But in Rowland, the court made it clear that only the common law rules of immunity were under consideration. It said that "continued adherence to the common law distinctions can only lead to injustice or, if we are to avoid injustice, further fictions with the resulting complexity [66 Cal. App. 3d 730] and confusion." (69 Cal.2d at p. 119.) Also, the court recognized two alternative methods of creating exceptions to section 1714: first, legislative enactment; and, second, common law rules supported by clear public policy. The fact that the court found the common law exceptions that were a departure from the fundamental rule of section 1714 were no longer supported by public policy has nothing to do with the validity of the statutory exception provided by section 846. The sequences in Rowland that might buttress appellant's argument (passages referring to "modern social mores and humanitarian values" (p. 118), "industrialized urban society" vis-a-vis "a heritage of feudalism" (p. 116), etc.) are all addressed to the issue that was there under consideration, i.e., did public policy presently support the traditional common law distinctions as an exception to section 1714.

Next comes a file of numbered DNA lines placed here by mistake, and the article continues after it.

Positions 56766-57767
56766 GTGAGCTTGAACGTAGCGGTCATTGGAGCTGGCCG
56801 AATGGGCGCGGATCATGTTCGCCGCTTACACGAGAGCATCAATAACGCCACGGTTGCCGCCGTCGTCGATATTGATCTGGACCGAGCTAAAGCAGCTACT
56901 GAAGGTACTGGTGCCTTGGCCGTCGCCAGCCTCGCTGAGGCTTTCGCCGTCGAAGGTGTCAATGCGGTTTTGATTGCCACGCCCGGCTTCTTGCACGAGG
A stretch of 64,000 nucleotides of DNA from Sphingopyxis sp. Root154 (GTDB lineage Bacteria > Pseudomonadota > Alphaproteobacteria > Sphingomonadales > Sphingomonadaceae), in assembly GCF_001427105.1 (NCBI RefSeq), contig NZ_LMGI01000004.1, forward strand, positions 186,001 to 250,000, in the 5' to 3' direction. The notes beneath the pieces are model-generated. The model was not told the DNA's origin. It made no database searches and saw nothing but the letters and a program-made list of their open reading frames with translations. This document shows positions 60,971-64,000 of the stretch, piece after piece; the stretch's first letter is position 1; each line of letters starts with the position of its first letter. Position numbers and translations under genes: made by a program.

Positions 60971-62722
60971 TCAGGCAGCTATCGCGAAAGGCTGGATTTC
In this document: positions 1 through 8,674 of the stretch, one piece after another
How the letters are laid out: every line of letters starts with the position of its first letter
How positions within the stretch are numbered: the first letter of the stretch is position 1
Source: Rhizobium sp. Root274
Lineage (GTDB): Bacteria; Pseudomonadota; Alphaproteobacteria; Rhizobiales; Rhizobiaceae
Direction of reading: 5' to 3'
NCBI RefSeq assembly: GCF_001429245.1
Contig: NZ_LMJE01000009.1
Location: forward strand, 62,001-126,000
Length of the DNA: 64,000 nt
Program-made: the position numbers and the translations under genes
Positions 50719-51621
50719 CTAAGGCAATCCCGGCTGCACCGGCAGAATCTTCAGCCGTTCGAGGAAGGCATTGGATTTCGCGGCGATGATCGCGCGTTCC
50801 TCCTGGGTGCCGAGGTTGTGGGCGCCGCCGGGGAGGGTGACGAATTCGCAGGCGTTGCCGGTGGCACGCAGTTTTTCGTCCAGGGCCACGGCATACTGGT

[2] Under the fundamental doctrine of the separation of powers, restated in 1972 in article III, section 3 fn. 3 of the California Constitution, a statute is not subject to objection on the ground that it contravenes public policy. As a legislative enactment it becomes public policy. The judicial branch does not have power to abrogate or invalidate legislation unless it is clearly shown that it is violative of one or more provisions of the Constitutions of California or the United States (People v. Globe Grain & Mill. Co. (1930) 211 Cal. 121, 127 [294 P. 3]; Lockard v. City of Los Angeles (1949) 33 Cal. 2d 453, 461-462 [202 P.2d 38, 7 A.L.R.2d 990]; City of Bakersfield v. Miller (1966) 64 Cal. 2d 93, 100 [48 Cal. Rptr. 889, 410 P.2d 393], cert. den. 384 U.S. 988 [16 L. Ed. 2d 1005, 86 S. Ct. 1890].) Further, the judicial power is limited to adjudication of the issues presented by the case under consideration. We have noted that section 846 was not within the scope of the issues presented by Rowland. It follows that the court did not and could not have abrogated or limited the application of section 846 or the immunities it extended to landowners.